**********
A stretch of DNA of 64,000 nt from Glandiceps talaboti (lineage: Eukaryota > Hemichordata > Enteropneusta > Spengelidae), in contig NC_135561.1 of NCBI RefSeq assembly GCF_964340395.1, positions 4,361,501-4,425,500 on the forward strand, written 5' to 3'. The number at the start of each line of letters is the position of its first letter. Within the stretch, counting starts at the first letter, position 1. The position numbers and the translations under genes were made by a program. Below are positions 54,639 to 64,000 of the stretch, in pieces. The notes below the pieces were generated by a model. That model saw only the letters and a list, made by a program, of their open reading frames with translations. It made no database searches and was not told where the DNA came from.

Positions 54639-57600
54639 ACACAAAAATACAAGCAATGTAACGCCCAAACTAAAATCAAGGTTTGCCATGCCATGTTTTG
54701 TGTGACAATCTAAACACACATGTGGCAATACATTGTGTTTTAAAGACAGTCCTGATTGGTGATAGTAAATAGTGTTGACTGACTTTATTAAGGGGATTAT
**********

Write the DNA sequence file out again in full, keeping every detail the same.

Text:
A stretch of DNA of 64,000 nt from Glandiceps talaboti (lineage: Eukaryota > Hemichordata > Enteropneusta > Spengelidae), in contig NC_135561.1 of NCBI RefSeq assembly GCF_964340395.1, positions 4,361,501-4,425,500 on the forward strand, written 5' to 3'. The number at the start of each line of letters is the position of its first letter. Within the stretch, counting starts at the first letter, position 1. The position numbers and the translations under genes were made by a program. Below are positions 54,639 to 64,000 of the stretch, in pieces. The notes below the pieces were generated by a model. That model saw only the letters and a list, made by a program, of their open reading frames with translations. It made no database searches and was not told where the DNA came from.

Positions 54639-57600
54639 ACACAAAAATACAAGCAATGTAACGCCCAAACTAAAATCAAGGTTTGCCATGCCATGTTTTG
54701 TGTGACAATCTAAACACACATGTGGCAATACATTGTGTTTTAAAGACAGTCCTGATTGGTGATAGTAAATAGTGTTGACTGACTTTATTAAGGGGATTAT